the post-crisis world, particularly in strengthening financial stability in East Asia.

The need to manage external shocks and policy spill over in an era of increased financial globalisation is another important lesson drawn from the current crisis. Some critics have argued that the recent crisis has been caused by financial integration. While there is some truth about it, I would like to believe that the transmission of shocks in today’s interdependent world cannot be avoided. In my view, financial integration is a natural progression of that global interdependence. In the case of the recent crisis, it is the failure of financial supervision and regulation that has triggered the crisis and not financial integration per se.

In fact, I would like to view financial integration as vital to post-crisis recovery. Through financial integration, countries in the region can take advantage of additional savings generated by financial flows, thus adding to investment. Integration allows greater diversification, leading to deeper and complete markets and thereby increased resilience to external shocks.

Although financial integration in East Asia is still limited, I believe that this increased cooperation among countries in ASEAN, China, Japan, and South Korea has helped boost market confidence in the region, and keep the region credible in the eyes of the investors during the recent crisis. Two important initiatives have contributed to this “confidence-building and confidence-enhancing” in East Asia.

First is the US$120 billion Chiang Mai Initiative Multilateralisation (CMIM) facility that plays an important role in providing financial insurance at the regional level. Launched last March, the CMIM is the most concrete proof of regional cooperation among the ASEAN+3 countries. Under the CMIM, countries have pledged their reserves to provide crisis-resolution insurance-like facility that offers liquidity support on very short notice. The activation of CMIM shows how this can be useful in creating confidence in the availability of dollar liquidity in the region. By pooling reserves and risks, this regional financing arrangement can help mitigate external shocks that hit an individual economy.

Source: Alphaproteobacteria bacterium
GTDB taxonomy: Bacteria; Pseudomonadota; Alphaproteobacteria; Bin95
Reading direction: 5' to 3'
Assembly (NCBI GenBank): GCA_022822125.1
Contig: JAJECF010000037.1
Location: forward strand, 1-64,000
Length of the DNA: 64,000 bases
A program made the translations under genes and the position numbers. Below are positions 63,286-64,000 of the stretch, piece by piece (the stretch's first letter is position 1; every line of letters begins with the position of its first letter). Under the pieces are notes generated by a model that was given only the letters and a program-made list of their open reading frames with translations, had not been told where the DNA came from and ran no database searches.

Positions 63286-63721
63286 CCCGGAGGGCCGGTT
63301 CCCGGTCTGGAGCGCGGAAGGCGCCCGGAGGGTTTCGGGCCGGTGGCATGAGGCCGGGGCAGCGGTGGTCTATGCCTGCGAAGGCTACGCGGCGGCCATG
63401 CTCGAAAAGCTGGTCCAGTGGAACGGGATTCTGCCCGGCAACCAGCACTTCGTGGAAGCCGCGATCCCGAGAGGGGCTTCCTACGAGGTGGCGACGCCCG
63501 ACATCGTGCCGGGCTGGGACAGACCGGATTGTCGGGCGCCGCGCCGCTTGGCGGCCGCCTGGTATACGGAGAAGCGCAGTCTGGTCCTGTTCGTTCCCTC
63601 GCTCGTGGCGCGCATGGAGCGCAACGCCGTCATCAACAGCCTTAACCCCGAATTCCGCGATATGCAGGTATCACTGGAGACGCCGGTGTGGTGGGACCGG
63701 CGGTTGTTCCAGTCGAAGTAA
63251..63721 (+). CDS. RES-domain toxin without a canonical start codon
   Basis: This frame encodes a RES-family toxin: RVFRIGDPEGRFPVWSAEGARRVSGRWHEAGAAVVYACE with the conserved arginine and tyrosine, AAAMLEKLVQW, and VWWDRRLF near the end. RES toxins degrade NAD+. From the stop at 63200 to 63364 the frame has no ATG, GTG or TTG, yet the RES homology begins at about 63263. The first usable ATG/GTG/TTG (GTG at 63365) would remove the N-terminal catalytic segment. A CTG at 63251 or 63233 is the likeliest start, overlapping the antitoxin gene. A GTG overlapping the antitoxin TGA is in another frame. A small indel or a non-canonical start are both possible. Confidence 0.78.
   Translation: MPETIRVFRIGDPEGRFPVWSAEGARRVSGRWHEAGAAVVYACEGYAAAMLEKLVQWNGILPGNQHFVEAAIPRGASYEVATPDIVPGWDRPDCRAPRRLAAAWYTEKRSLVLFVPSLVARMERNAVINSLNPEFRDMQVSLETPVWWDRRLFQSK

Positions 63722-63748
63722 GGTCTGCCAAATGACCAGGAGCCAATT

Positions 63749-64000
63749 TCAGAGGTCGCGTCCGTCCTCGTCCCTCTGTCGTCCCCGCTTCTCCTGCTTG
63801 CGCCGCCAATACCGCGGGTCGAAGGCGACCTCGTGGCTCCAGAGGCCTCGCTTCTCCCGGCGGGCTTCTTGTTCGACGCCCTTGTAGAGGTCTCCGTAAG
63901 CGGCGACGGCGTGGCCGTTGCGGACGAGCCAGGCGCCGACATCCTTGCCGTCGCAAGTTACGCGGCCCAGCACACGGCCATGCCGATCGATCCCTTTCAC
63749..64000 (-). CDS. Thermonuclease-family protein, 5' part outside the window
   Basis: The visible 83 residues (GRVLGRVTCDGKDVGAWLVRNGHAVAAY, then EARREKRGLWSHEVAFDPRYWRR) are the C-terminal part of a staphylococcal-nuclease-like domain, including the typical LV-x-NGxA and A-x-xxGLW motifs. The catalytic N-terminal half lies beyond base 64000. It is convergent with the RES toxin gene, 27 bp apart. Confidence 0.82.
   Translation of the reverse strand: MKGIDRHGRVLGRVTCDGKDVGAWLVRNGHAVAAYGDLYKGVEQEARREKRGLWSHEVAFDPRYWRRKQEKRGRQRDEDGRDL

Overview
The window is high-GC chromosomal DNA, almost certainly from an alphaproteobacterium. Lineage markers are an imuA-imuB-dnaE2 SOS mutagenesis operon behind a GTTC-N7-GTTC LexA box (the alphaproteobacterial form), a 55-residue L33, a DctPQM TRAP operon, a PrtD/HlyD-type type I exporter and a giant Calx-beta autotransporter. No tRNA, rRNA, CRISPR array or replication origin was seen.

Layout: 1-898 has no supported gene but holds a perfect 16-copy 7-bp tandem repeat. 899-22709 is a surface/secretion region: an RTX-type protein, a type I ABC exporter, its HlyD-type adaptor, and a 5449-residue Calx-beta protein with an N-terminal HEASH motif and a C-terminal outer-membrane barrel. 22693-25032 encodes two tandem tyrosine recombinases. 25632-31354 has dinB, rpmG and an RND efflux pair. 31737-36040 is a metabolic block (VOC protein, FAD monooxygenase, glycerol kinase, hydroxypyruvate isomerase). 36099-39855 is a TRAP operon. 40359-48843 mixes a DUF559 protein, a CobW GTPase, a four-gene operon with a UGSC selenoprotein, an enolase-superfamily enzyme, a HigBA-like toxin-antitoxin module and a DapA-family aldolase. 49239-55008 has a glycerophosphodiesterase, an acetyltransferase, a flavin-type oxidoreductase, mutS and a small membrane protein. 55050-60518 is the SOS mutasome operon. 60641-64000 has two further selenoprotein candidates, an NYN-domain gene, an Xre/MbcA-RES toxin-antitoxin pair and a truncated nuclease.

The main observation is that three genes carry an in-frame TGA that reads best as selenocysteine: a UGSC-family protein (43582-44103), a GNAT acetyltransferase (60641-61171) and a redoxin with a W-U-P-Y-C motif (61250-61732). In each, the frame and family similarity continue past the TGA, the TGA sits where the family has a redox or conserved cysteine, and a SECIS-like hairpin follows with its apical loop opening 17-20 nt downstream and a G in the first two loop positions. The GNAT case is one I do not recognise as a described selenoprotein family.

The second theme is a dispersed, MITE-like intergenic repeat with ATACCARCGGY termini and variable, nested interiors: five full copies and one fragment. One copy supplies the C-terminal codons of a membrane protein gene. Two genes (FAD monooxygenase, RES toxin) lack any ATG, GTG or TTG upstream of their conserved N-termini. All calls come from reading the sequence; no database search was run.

To support the CMIM, efforts are underway to establish a regional surveillance office among ASEAN+3 countries in Singapore by early next year. This surveillance body is supposed to conduct regional economic monitoring in ASEAN+3 countries to facilitate prompt activation of the CMIM. During non-crisis period, it will be responsible for undertaking comprehensive macroeconomic assessment of the region and identifying emerging vulnerabilities through rigorous country consultations and conduct of early warning systems. In time of crisis, the regional surveillance unit will assume a more crucial role in supporting the collective decision-making process prior to any disbursement of funds as well as in monitoring the use and impact of the funds post-disbursement.

Another major ASEAN+3 initiative that can support post-crisis recovery in the region is the Credit Guarantee and Investment Facility (CGIF) under the Asian Bond Markets Initiative (ABMI). This US$700 million trust fund will be used to provide guarantee to bonds issued by Asian companies, thus facilitating corporate bond issuance and reducing funding costs. Operational details of this facility are currently being discussed. CGIF is expected to be operational by end-December this year.